“To scrap the rules now is to ignore the input of hundreds of citizens who participated in the public comment process, not to mention the hundreds of hours invested by technical review committee members in 2010, 2014 and again in 2018 to make science-based recommendations for improving the rules. To abandon the revisions now at the 11th hour is a colossal waste of government resources. It's time for these rules to go forward," Von Ruden said in a statement released by WFU.

One Wisconsin organization urged that politics be put aside.

”Our dairy farmers are being battered by a perfect storm of challenges, from low milk prices in recent years and extreme weather conditions to shifting regulations and trade disruptions,” according to a statement released by the Dairy Business Association. “What we desperately need is certainty and stability, not a political fight. DBA supported Mr. Pfaff’s appointment at the outset, and we see no reason to change that position now. At this critical moment for Wisconsin’s dairy community, the right thing to do is to keep him in place.”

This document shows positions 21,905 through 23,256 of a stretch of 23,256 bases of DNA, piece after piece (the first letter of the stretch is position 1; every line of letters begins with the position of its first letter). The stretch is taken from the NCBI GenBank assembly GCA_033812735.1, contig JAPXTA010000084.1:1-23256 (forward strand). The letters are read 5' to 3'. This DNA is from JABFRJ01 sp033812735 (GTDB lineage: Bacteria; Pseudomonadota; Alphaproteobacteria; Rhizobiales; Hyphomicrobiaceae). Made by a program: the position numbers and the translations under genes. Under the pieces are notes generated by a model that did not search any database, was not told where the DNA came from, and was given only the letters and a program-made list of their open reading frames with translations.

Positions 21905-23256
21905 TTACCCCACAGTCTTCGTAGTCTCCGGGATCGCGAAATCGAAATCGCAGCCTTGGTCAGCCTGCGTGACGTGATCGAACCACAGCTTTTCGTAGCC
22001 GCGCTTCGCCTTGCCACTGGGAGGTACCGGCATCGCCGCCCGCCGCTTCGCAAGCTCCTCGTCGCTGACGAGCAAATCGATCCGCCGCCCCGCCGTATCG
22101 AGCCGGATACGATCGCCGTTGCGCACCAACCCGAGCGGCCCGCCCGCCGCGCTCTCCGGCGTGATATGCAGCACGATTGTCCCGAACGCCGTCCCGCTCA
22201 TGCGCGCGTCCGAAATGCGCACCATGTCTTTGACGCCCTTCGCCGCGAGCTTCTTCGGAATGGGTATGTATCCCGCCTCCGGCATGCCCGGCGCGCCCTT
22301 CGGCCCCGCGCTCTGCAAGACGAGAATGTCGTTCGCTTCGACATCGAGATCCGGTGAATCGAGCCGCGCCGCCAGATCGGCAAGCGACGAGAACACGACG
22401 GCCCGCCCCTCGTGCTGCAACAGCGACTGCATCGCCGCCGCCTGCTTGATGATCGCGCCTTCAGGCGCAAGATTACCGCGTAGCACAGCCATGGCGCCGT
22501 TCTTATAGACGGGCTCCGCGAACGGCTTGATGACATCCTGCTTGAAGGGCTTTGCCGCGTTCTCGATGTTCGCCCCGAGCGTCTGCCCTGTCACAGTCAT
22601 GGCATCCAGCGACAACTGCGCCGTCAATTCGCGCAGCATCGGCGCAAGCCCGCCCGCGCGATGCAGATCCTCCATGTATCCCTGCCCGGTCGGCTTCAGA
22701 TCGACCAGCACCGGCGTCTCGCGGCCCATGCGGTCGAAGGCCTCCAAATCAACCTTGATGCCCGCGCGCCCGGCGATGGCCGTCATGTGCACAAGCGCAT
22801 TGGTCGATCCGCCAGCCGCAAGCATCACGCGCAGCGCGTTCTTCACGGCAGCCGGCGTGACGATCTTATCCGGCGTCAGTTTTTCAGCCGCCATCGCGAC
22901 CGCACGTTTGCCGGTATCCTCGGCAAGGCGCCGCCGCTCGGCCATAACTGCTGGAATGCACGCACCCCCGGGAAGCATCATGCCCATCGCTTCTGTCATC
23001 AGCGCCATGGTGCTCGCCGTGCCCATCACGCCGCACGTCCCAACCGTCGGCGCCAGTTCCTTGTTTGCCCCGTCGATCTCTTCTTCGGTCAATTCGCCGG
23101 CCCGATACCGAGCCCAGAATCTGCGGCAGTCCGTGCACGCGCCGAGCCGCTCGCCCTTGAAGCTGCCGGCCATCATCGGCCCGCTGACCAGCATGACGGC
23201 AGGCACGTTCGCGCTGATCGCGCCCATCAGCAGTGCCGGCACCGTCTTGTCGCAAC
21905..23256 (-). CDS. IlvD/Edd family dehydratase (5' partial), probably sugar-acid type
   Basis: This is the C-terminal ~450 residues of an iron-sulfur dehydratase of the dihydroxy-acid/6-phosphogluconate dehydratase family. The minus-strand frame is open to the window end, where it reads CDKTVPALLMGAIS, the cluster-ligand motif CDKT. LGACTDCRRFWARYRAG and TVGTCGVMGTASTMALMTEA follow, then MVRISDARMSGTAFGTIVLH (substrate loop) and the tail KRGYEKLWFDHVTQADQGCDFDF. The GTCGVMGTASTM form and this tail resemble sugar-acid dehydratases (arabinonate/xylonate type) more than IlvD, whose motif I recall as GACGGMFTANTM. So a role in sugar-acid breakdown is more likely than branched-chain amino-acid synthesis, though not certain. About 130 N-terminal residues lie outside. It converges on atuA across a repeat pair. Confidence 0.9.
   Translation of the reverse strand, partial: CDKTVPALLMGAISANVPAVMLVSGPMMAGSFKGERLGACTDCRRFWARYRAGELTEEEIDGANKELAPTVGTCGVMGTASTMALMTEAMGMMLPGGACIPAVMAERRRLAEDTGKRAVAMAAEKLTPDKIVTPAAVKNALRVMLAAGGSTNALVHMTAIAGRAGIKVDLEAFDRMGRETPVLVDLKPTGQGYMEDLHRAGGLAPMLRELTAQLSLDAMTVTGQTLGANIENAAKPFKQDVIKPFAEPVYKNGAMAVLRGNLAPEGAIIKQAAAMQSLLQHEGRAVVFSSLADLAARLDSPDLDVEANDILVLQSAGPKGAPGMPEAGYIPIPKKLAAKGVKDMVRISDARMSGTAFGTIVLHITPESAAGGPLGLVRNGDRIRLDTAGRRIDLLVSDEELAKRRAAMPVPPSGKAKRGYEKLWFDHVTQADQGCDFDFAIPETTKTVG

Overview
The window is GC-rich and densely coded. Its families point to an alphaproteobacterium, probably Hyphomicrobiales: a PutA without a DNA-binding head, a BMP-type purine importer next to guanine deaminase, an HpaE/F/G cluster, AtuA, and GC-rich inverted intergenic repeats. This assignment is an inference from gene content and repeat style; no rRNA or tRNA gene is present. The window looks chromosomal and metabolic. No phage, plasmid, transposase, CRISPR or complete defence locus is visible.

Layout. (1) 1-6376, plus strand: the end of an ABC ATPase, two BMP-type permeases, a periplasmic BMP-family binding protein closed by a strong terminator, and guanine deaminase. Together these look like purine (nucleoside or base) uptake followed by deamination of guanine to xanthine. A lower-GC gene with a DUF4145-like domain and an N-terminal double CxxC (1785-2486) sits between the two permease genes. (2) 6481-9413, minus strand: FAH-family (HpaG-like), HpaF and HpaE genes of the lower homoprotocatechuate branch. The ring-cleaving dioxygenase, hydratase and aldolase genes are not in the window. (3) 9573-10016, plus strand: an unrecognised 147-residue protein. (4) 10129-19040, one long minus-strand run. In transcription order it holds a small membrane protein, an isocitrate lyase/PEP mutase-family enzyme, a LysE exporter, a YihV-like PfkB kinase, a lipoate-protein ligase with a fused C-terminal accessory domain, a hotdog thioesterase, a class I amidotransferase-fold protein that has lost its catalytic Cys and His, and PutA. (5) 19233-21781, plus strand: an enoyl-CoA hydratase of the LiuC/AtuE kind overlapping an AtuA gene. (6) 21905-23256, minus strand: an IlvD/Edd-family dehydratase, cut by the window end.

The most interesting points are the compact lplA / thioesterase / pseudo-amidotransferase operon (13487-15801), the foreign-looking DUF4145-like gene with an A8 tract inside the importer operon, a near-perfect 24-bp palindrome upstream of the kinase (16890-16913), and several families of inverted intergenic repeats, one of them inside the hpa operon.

Wisconsin Dairy Alliance (WDA) President Cindy Leitner said any delays in implementing ATCP 51 didn’t go far enough, instead calling for outright rejection by the DATCP board.

“These proposed changes would have a devastating impact on the struggling dairy industry in Wisconsin,” she said. “The dairy industry has been sounding the alarm bells on these rule revisions for months, and DATCP simply ignored us.”

WDA’s concerns, outlined in a letter from 20 Wisconsin agricultural organizations to the DATCP board, include manure storage setbacks and permit fees.